Study Design: This was a retrospective cohort study. Objective: The aim of this study was to assess the most commonly used components of enhanced recovery after surgery (ERAS) combinations and their relative effectiveness. Summary of Background Data: Data is lacking on use and effectiveness of various ERAS combinations which are increasingly used in spine surgery. Materials and Methods: Posterior lumbar fusion cases were extracted from the Premier Healthcare claims database (2006-2016). Seven commonly included components in spine ERAS protocols were identified: (1) multimodal analgesia, (2) tranexamic acid, (3) antiemetics on the day of surgery, (4) early physical therapy, (5) no urinary catheter, (6) no patient-controlled analgesia, and (7) no wound drains. Outcomes were: length of stay, "any complication," blood transfusion, and hospitalization cost. Mixed-effects models measured associations between the most common ERAS combinations and outcomes, separately for 2006-2012 and 2013-2016. Odds ratios (ORs) and 95% confidence intervals (CIs) are reported. Results: Among 97,419 (74%; 2006-2012) and 34,932 (26%; 2013-2016) cases ERAS component variations decreased over time. The most commonly used combinations included multimodal analgesia, antiemetics, early physical therapy, avoidance of a urinary catheter, patient-controlled analgesia and drains (10% n=9401 and 19% n=6635 in 2006-2012 and 2013-2016, respectively), and did not include tranexamic acid. Multivariable models revealed minor differences between ERAS combinations in terms of length of stay and costs. The most pronounced beneficial effects in 2006-2012 were seen for the second most commonly (compared with less often) used ERAS combination(s) in terms of blood transfusion (OR: 0.65; CI: 0.59-0.71) and "any complication" (OR: 0.73; CI: 0.66-0.80), both P<0.05. In 2013-2016 the third most commonly used ERAS combination showed the strongest effect: blood transfusion OR: 0.63; CI: 0.50-0.78, P<0.05. Conclusions: ERAS component variations decreased over time; maximum benefits were particularly seen in terms of transfusion and complication risk reduction. These findings may inform future ERAS utilization and clinical trials comparing various ERAS protocols.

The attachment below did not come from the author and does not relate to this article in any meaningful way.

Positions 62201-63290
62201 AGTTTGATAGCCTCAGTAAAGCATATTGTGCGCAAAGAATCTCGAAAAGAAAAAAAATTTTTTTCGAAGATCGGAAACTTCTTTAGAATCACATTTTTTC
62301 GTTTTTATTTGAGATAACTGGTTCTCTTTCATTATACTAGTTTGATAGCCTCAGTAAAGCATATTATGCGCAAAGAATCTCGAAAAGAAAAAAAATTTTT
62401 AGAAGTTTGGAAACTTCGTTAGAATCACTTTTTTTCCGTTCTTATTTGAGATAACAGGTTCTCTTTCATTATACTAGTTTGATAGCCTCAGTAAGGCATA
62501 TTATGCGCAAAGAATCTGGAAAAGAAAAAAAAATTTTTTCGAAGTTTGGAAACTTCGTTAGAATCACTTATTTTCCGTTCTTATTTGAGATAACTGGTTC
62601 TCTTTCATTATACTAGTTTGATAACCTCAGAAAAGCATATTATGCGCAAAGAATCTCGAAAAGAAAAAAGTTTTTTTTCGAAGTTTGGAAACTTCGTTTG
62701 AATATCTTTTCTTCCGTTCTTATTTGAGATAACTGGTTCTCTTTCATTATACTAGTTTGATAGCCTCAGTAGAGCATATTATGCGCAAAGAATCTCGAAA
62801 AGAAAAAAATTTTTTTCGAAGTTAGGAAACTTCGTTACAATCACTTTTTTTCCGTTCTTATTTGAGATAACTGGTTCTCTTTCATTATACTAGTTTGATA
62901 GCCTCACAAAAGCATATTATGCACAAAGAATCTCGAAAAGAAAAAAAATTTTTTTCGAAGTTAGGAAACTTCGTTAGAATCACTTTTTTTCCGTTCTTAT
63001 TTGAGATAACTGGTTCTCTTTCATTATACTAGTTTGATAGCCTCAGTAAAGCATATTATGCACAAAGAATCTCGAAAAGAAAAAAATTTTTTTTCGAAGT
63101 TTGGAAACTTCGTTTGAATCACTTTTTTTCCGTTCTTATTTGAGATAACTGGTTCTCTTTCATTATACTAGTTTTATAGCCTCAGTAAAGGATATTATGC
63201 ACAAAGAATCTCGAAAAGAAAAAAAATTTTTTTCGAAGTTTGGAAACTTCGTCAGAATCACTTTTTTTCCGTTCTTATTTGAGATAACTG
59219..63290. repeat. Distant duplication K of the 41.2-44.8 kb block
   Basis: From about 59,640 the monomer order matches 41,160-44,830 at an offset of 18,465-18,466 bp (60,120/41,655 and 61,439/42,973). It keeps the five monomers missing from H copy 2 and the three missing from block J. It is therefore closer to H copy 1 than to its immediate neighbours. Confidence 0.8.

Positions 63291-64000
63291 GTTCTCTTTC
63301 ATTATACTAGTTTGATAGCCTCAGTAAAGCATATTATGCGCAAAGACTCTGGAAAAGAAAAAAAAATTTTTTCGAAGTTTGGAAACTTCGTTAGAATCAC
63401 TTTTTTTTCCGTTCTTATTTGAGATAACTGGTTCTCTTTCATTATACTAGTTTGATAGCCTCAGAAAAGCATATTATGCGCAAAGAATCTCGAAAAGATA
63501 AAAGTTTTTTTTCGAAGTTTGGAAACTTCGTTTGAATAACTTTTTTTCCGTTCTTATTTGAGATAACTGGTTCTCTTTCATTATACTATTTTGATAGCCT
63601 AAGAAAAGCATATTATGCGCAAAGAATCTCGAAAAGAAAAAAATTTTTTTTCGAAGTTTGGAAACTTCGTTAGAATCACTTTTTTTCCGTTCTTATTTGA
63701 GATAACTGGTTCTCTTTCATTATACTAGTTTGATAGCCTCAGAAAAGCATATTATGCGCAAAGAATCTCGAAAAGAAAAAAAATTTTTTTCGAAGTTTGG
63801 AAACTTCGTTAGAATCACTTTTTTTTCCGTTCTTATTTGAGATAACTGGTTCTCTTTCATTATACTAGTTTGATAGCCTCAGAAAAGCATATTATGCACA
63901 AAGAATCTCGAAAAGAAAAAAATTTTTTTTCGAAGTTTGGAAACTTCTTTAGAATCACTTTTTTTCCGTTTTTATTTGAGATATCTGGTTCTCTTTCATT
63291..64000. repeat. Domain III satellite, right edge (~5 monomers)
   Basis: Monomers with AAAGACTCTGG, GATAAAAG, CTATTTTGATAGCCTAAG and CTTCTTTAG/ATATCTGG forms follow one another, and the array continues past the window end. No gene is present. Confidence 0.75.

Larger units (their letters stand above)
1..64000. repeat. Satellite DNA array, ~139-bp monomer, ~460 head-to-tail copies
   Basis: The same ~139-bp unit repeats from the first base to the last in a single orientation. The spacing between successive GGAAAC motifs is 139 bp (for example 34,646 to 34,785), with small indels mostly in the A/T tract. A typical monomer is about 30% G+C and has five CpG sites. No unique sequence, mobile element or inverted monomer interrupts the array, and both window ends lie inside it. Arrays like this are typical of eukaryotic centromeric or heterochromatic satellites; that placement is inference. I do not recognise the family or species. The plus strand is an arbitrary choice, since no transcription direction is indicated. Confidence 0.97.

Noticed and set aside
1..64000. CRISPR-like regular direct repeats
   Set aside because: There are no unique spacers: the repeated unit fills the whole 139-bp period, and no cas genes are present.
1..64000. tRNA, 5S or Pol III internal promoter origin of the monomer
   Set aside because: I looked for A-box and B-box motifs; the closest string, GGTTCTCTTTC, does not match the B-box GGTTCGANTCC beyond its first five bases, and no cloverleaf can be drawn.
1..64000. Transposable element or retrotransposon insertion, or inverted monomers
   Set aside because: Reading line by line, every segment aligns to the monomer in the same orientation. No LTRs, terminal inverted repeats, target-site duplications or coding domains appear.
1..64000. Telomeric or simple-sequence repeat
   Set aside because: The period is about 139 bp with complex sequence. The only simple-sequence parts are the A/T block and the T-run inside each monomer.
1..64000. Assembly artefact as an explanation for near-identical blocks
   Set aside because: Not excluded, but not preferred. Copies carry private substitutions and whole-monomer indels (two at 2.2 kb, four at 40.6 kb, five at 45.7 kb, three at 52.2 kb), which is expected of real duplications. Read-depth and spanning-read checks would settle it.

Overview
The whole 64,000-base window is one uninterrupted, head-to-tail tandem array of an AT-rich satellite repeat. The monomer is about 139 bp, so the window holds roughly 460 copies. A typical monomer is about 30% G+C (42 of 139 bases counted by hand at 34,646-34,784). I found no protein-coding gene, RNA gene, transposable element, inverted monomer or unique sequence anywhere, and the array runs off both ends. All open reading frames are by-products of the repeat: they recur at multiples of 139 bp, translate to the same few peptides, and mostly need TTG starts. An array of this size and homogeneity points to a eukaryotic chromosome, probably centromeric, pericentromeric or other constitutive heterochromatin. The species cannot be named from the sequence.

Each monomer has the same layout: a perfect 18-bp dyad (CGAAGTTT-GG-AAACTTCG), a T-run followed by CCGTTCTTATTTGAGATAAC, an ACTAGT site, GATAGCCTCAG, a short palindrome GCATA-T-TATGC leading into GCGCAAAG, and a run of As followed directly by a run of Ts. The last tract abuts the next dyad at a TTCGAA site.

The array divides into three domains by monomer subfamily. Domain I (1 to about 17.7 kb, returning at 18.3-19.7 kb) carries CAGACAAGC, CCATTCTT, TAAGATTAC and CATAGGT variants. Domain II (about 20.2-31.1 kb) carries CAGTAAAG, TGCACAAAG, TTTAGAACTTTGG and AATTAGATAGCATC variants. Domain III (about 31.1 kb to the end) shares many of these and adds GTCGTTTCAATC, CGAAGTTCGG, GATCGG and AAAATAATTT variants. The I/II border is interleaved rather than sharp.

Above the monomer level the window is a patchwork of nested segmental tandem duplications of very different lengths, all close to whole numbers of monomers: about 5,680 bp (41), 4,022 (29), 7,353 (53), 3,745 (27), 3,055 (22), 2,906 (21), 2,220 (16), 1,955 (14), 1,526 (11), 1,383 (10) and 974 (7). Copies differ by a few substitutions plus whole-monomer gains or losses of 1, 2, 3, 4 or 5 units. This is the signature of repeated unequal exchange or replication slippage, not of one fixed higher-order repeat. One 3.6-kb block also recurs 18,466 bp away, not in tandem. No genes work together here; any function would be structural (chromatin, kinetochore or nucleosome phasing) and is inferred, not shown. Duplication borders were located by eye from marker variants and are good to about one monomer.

- enhanced recovery after surgery
- multimodal analgesia
- posterior lumbar fusion